Wednesday, July 15, 2009

Best Practices: Preliminary Findings

Research Questions:
Best practices have been developed for many areas of environmental management.
  1. Are you aware of any best practices (industry standards) for preparing environmental review documents?
  2. Does current practice for preparing environmental review documents in Hawaii reflect those best practices?
Stakeholder Interview Comments
Generally, stakeholders responded that best practices exist, though not always applied in Hawaii. Interviewees recommended adopting proven practices from other States, NEPA, or other countries, though some cautioned that such practices might need to be adapted to Hawaii’s unique environment. Some even noted that best practices of the past have been lost.

To develop and encourage best practices, the following actions were most commonly suggested:
  1. Clarify existing rules, guidelines, process, and content requirements. Hawaii has decades of experience with EISs. This experience should serve as a foundation. OEQC should select past documents as models.
  2. Make OEQC’s Guidebook the best practices standard for Hawai. The Guidebook is already the standard that many preparers use. OEQC should continuously update the Guidebook with the latest best practices. Also, include a standard outline for EAs/EISs and example checklists, matrices, etc.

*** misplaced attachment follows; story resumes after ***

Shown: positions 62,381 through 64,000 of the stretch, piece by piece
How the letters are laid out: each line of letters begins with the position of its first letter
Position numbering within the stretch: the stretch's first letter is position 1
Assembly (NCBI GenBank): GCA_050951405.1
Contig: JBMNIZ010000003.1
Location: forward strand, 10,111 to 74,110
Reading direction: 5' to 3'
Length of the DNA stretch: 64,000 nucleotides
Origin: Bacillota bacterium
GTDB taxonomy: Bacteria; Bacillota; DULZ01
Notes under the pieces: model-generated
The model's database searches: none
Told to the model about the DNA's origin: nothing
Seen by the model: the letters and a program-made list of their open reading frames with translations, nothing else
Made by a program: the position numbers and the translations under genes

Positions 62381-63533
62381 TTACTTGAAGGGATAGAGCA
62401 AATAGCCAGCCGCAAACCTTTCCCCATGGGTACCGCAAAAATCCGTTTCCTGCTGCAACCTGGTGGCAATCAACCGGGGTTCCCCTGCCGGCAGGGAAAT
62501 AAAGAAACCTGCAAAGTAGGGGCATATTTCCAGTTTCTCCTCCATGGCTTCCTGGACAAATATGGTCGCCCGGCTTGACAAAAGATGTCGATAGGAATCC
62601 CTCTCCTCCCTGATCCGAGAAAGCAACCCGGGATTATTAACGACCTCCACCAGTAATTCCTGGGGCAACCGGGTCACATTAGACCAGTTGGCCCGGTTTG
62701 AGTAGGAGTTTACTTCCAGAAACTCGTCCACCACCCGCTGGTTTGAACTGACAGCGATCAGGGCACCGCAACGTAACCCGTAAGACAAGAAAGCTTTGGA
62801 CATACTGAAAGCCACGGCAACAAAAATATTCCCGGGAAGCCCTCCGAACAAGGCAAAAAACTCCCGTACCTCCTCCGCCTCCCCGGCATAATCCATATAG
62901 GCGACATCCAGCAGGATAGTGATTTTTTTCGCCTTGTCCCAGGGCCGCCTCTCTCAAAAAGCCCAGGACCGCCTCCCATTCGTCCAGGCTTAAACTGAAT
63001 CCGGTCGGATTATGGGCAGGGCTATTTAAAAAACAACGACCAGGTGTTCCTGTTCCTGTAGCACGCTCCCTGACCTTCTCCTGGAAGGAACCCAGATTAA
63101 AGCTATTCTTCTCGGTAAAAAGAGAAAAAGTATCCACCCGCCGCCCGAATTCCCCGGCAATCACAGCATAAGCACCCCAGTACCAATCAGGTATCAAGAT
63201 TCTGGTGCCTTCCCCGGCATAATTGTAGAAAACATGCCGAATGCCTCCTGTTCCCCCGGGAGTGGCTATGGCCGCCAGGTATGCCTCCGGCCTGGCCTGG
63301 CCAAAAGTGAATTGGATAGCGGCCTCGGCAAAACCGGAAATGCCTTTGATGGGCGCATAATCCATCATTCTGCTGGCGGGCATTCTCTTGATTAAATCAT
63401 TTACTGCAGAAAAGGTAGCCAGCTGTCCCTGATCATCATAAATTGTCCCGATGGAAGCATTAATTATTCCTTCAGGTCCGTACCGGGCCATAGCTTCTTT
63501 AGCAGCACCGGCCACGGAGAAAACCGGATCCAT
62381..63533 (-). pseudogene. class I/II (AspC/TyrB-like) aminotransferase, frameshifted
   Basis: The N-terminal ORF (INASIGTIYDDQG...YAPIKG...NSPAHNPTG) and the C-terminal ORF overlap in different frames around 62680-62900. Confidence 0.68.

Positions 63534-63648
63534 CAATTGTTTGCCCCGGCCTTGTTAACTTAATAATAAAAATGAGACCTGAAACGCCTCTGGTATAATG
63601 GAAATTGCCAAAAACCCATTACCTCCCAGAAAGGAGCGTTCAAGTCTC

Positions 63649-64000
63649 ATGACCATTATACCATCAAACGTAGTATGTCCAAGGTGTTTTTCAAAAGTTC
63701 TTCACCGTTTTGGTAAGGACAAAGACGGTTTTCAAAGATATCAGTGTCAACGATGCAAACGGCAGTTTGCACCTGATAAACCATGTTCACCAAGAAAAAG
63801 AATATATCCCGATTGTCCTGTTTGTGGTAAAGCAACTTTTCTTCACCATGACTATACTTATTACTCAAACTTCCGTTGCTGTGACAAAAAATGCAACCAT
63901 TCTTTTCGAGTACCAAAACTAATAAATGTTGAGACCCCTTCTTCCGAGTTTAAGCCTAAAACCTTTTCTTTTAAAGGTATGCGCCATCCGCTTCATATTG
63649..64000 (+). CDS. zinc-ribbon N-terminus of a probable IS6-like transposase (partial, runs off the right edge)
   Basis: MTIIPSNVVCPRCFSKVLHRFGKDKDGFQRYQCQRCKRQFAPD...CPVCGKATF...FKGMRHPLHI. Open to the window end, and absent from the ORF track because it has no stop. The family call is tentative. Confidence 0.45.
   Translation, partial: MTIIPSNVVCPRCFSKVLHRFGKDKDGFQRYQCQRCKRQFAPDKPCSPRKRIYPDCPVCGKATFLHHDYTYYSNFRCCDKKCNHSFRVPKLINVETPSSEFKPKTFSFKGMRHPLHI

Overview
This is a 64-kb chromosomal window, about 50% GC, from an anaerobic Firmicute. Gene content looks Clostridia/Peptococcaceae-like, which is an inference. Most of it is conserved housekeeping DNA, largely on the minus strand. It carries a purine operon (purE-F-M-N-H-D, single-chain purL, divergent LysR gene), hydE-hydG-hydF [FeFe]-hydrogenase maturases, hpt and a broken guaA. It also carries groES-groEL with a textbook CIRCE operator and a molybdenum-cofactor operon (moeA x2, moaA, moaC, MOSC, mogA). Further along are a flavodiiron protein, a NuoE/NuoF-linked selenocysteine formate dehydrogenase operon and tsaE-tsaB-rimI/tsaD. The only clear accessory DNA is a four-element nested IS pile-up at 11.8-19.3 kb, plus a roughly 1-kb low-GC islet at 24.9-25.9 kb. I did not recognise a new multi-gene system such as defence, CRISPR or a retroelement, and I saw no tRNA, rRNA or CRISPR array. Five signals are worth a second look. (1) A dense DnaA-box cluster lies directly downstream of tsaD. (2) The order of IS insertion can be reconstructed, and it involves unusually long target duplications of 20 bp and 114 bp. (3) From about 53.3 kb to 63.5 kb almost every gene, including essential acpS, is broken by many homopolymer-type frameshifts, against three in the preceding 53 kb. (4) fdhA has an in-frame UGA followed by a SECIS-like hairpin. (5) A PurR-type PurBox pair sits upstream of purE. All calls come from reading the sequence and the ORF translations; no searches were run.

3. Adopt federal established best practices and guidance. Examples include requiring documents to be “reader friendly,” providing a State version of CEQ’s “40 Most Asked Questions,” or having each State agency develop its own manual and good technical guidance standard.
  4. Certify preparers for EIS work. People should lose their license if they misrepresent information in the EIS document or during the process. This will ensure preparers do their best.
  5. A specific practice often mentioned was to consult the community well before starting a project. By the time a project reaches the environmental review stage, many aspects of the project are already set. By consulting the community well ahead of time, the likelihood of community support and minimal environmental impacts increases.
Stakeholder Workshop Results
Session 1: Review of Results
The review of findings workshop overwhelmingly supported making OEQC’s Guidebook the best practices standard. Reviewers also supported the specific practice of consulting the community before starting a project. Clarifying rules, guidelines, process, and content requirements received some support as well and certifying preparers for EIS work received similar levels of support.

Session 2: Discussion Group and Report Back
In discussion, participants recommended updating the Guidebook and standards. Furthermore, they recommended clarifying the intent of the EIS system, with greater integration and coordination among agencies. A central agency to coordinate the process is needed.

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